I have learned over the years that most of us are neither sage nor scientist; but at the age of 80, I believe I am wise enough to know that life does not proceed by leaps and bounds. It simply unfolds. While our experiences accumulate, and our opinions evolve – if not glacially, then at least gradually anew.
For what matters in life is not whether we receive a round of applause, what matters is whether we have the courage to venture forth despite the uncertainty
After all, authenticity of thyself matters.
Sadly this idea will not be ours…and frankly, should lead to a little unfamiliar humility on our part.
Whether it could be an Episcopal Diocese of Virginia project, or a St. Stephen’s Episcopal Church project….or the work of those we do not know, it really is spot on….in helping those REALLY in need.
A church in Texas raised money for a Debt Forgiveness Charity, ultimately eliminating over $10 million in medical debt for over 4,000 veterans and families. Covenant Church, under the leadership of Pastor Stephen Hayes, donated $100,000 to RIP MEDICAL DEBT.
The nonprofit is a former debt collection agency that is now a debt forgiveness charity.
Every dollar donated to the organization translates to $100 of debt they are able to cancel on someone else’s behalf. That church’s donation enabled RIP Medical Debt to payoff $10,551,618 in medical debt for 4,229 Dallas families.
Not only is the debt itself gone…and paid…. but also, any negative impact that debt has had on their credit history is wiped clean. It’s the easiest decision we’ve ever made,” Pastor Hayes said.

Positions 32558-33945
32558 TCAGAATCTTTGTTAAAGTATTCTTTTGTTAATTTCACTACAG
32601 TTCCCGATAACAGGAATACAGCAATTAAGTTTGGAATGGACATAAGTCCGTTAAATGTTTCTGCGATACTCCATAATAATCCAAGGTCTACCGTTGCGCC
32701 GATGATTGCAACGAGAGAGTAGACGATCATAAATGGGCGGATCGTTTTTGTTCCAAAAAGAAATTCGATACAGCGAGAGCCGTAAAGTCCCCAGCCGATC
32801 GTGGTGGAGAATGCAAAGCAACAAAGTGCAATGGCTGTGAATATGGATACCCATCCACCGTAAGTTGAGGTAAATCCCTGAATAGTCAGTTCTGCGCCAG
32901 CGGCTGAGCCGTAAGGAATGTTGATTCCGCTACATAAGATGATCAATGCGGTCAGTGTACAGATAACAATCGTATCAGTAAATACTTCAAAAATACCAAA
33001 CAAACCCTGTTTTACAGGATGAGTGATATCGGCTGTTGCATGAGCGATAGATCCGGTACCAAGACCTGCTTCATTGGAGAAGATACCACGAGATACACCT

Hayes added that his family’s personal experience with medical debt inspired him to lead his church and their community in this way. “My family has known the crushing weight that can come with medical debt.”
Hayes further said that he wanted the community to know we care….if we show them what it means to be a Christian before they ever step foot in one of our churches, we believe that will have even a greater impact.
The church worked together with RIP Medical debt to locate every veteran saddled with medical debt in a 20 mile radius of the church’s four locations.
“Our prayer to God in the past has been ‘Give us our city.’ We recently have changed that prayer to ‘God, give us to our city,’” Hayes concluded.
I think the Episcopal Diocese of Virginia, or St. Stephen’s Episcopal parish really needs to take a look at what we can do LOCALLY. Something serious to ponder, yes?